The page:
The pitfalls of communism are well known but people still have undeserved faith in laissez-faire capitalism. Laissez-faire capitalism is like communism in that both sound nice on paper but they don't work in real life.
Right now the world is convinced that the American market system has failed. To feed our consumption, we have experienced five decades of budget deficits, four of trade deficits, three of easy access to credit cards and one of artificially low-interest loans. Sure we bought lots of clothes, built lots of big houses and planted strip malls all over the nation, but all with borrowed money.
Humans crave friendship and belonging. We fear exile from the group. So we often remain silent when we disagree with a majority. That silence makes it harder on those who do speak up.
Our Social Security and Medicare systems must be changed for the sake of the nation. It simply cannot continue as it is presently designed.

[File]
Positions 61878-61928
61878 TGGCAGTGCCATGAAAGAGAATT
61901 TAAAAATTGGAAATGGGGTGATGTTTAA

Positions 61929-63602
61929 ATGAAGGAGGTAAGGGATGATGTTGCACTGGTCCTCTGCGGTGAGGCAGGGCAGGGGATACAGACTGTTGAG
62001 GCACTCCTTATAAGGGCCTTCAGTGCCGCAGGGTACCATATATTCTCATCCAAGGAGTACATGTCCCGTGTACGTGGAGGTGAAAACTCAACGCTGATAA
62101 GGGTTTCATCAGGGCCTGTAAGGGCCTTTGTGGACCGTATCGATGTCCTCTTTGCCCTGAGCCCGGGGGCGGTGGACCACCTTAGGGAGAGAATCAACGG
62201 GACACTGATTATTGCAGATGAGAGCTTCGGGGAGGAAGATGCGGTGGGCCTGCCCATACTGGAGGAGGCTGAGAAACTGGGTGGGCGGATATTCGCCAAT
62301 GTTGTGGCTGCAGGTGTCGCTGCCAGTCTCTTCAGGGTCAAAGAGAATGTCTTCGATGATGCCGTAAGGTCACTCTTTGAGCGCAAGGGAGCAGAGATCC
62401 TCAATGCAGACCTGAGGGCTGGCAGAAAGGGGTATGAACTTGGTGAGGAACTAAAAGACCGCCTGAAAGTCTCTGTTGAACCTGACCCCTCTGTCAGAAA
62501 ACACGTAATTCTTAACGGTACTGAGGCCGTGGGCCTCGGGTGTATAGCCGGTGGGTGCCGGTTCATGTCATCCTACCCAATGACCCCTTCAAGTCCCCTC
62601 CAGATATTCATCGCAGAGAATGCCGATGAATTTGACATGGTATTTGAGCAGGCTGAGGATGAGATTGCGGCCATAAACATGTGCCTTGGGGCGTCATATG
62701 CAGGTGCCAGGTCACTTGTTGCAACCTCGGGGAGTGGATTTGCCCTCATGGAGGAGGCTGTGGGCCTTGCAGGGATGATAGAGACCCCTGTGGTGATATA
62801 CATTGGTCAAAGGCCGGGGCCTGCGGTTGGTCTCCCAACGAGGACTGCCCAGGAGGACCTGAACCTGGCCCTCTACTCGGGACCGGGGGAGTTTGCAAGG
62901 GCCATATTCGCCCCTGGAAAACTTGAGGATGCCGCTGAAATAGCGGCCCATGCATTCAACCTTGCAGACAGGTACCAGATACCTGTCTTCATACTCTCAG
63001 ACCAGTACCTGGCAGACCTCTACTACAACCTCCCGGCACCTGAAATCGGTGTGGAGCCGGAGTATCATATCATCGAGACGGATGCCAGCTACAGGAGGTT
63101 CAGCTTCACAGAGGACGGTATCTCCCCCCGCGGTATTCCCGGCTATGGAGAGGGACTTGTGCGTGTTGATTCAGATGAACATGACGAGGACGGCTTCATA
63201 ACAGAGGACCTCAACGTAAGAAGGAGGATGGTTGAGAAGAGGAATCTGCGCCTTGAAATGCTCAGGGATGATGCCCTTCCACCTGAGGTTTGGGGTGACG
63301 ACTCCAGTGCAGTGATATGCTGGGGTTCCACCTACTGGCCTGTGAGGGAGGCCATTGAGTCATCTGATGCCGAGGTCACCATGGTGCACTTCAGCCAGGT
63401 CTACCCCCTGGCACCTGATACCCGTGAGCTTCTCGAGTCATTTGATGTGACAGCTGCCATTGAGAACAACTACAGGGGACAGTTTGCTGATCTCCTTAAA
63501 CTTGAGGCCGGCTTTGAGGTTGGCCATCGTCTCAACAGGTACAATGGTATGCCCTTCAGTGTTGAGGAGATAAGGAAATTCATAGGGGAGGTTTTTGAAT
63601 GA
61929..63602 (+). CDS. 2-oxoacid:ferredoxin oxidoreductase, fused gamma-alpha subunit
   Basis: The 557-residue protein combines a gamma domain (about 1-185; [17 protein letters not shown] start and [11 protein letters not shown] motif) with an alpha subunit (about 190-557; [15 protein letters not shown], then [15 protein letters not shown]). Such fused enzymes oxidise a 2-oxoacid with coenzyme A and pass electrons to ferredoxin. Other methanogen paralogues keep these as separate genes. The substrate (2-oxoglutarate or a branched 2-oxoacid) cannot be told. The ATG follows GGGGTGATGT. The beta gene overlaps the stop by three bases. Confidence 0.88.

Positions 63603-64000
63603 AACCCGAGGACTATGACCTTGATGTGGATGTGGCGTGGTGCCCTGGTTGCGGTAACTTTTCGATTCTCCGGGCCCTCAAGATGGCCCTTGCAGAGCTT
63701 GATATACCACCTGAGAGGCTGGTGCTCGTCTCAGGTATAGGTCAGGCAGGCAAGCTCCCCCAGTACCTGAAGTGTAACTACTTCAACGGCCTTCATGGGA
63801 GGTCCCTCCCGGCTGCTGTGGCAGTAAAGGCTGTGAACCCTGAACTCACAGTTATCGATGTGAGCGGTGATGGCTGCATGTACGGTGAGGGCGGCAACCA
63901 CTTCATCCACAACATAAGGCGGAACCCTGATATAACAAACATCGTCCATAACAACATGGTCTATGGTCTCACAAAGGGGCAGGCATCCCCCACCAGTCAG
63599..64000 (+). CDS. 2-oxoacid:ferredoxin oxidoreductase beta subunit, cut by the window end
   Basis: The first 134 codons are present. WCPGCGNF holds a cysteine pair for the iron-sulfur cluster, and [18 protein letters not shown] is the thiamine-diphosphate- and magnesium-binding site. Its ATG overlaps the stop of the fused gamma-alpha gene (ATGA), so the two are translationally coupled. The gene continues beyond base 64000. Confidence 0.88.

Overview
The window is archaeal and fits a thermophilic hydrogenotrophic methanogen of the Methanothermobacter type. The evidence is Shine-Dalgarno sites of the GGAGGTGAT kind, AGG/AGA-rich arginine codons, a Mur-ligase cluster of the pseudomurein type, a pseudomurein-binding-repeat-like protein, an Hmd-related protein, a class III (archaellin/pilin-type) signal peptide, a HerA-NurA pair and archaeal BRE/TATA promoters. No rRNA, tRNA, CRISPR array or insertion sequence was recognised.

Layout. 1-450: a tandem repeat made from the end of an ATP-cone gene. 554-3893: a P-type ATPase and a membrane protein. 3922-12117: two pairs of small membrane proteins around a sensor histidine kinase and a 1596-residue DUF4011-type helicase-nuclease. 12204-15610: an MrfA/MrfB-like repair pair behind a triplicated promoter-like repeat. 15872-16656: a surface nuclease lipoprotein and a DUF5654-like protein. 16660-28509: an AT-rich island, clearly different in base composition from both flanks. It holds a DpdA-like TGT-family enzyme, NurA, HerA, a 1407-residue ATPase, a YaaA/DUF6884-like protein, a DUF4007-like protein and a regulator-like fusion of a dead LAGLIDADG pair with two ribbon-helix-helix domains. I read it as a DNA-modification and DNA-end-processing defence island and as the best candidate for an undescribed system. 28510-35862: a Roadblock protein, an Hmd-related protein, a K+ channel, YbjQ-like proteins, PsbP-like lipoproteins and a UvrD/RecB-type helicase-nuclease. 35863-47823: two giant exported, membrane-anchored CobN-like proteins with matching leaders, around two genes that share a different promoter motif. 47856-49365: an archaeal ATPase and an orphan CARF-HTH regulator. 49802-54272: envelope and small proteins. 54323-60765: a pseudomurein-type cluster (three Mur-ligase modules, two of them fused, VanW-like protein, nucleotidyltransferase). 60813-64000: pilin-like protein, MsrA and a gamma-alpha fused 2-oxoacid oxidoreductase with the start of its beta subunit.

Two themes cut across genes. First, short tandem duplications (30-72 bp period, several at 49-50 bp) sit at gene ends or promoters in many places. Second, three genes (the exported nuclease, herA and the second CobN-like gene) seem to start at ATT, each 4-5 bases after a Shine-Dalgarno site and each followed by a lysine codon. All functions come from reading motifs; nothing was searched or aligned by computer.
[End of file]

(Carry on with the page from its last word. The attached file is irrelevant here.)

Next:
When we were hunter gatherers, meat was communal property. A man, whether hunting with a group or alone, was expected to share his meat with the other tribesmen. The man shared, not out of generosity, but because in the past he had feasted on someone else's kill and later would want a share of another's kill.
With the 2010 census completed, our Congressional districts will be redrawn. You don't have to be a cynic to recognize the districts will be drawn to maintain the present political balance.
For every $2.30 we raise in taxes, we borrow $1.50. To end the deficit without raising taxes, we would have to cut spending by 40 percent. Is that politically possible?
Last year Republican Bobby Franklin suggested dismantling the Department of Family and Children Services to save money. He said if this were done, churches and charitable organizations "would be knocking themselves over to pick up the slack."
Again wild pundits have us drowning in a sea of irrelevance as they yell about the Wisconsin union protests. What is occurring in the media with regard to Wisconsin is one of the most amazing propaganda drives ever.
When the Jasmine Revolution began in Tunisia, I was happy. When it spread to Egypt, I was thrilled. When it spread to Libya, I could envision the existence of a group of democratic Middle Eastern nations with intelligence agencies capable of doing what our CIA is incapable of, tracking down and destroying al-Qaida from within.